• The Hong Kong government was not pleased with the demonstrations. “[C]hanting slogans which disrespect ‘one country’ and disregard the constitutional order or which are sensational and misleading was not in line with Hong Kong’s overall interests and would undermine its development,” a government press release declared, according to the Hong Kong Free Press.

  • Police apprehended 20 protestors from getting near a flag-raising ceremony commemorating the handover from Britain to China, the Guardian reports.

  • See pictures of the protest at Hong Kong Free Press.

  • In this week’s Kuora, Kaiser Kuo uses an apt analogy to sum up the Hong Kong-mainland Chinese relationship: They are twins who were separated at birth, now united — and disposed to throwing tantrums at each other. That’s how the two sides see each other, anyway.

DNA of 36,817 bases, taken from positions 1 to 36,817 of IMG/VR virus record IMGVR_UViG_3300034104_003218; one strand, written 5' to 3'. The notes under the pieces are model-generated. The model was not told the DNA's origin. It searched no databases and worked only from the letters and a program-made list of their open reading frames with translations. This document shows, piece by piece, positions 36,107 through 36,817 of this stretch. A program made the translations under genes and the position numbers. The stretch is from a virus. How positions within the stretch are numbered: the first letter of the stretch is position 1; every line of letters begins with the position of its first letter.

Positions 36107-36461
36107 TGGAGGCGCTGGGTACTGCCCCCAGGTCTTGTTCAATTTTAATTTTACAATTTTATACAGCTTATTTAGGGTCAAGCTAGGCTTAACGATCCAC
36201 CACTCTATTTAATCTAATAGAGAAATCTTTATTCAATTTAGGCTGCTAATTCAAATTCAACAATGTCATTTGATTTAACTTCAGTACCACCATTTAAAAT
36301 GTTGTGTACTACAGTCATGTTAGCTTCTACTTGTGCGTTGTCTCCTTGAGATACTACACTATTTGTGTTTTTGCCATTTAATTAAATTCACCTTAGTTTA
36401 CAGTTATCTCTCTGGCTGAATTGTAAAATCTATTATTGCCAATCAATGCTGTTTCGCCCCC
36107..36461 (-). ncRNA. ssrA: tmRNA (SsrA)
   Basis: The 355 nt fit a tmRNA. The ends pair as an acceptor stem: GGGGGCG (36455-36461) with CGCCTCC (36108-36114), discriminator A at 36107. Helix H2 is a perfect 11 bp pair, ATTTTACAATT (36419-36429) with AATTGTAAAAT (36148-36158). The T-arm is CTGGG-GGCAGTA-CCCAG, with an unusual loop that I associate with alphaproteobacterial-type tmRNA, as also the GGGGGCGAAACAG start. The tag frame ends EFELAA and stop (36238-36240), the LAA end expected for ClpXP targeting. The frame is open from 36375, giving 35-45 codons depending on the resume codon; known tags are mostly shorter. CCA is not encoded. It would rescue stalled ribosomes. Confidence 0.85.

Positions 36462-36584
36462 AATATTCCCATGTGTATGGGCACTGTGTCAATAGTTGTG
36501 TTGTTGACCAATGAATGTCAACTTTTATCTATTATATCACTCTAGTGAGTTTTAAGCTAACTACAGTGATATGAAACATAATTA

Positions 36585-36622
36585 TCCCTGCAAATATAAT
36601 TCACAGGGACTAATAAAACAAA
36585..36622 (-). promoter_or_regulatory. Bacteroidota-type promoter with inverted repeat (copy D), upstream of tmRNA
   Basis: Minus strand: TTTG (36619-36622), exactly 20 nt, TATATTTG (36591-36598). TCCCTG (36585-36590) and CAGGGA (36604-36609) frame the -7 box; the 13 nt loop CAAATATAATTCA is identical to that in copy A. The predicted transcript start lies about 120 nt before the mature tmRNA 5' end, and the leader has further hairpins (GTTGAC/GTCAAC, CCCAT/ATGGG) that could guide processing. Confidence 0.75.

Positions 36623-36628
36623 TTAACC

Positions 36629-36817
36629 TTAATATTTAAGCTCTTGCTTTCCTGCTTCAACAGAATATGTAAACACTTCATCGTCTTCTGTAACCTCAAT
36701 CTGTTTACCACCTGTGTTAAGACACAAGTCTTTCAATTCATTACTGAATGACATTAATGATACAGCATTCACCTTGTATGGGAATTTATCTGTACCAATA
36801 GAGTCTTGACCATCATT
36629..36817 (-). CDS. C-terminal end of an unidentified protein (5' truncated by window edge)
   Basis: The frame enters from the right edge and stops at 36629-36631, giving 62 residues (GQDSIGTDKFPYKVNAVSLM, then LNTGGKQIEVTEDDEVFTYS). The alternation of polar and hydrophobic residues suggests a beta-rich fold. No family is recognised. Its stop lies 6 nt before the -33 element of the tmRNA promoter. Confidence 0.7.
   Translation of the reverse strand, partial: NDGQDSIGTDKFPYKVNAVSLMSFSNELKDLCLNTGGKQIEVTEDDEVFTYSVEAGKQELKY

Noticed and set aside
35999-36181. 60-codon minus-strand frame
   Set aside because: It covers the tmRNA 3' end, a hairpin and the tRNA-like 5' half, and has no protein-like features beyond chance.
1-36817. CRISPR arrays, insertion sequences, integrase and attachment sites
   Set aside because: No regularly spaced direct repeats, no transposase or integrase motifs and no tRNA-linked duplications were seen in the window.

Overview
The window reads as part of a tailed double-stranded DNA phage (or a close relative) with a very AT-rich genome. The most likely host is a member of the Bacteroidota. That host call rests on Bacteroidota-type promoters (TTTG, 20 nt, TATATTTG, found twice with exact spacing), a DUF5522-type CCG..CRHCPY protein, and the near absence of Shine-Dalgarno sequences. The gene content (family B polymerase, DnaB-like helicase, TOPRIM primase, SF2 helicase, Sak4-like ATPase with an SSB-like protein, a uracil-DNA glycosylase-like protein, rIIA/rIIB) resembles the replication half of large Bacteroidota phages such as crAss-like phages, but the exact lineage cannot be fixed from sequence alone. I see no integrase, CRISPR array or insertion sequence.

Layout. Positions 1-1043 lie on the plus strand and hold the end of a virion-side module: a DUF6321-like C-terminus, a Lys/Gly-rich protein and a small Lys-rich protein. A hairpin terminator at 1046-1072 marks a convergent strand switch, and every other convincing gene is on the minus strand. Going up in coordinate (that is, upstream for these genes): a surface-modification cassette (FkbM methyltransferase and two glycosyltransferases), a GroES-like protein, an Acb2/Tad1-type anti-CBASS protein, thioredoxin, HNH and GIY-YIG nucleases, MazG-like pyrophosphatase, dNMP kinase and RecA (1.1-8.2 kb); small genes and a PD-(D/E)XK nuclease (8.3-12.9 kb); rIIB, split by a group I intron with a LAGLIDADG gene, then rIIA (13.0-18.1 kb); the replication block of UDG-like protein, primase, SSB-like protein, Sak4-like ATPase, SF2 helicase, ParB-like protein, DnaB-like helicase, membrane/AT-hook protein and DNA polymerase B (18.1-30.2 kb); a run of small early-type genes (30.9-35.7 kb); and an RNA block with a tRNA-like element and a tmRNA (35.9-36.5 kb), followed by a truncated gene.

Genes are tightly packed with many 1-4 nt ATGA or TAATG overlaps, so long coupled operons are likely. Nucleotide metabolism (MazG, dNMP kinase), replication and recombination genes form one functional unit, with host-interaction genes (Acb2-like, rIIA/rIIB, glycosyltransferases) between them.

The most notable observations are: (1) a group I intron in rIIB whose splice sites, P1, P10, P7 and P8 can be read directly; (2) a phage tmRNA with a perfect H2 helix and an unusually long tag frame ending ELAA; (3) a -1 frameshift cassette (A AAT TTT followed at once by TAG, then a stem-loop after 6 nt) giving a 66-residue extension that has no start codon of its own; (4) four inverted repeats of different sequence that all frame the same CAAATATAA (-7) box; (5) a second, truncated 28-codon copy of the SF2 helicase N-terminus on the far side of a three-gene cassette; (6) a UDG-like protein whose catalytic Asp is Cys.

—Lucy Best

5. Xiong’an: A waste of resources or urban planning’s future?

With China’s mixed record and lengthy history of urban planning experiments, domestic and international observers alike have expectedly waited for developments from the city of Xiong’an, 100 kilometers southwest of Beijing. The city-by-fiat, announced last year to real estate spectators’ delight, is the latest darling of China’s push for high-quality urbanization in anticipation for rapid economic development.

  • Xiong’an is the work of the central government, unlike many failed locally headed urban experiments, Chinadialogue reports. This quality puts it alongside China’s two greatest urban planning miracles — Shenzhen and Shanghai’s Pudong District. It also provides an extra incentive for success, as it could serve as a civilian gauge on the central leadership’s efficacy.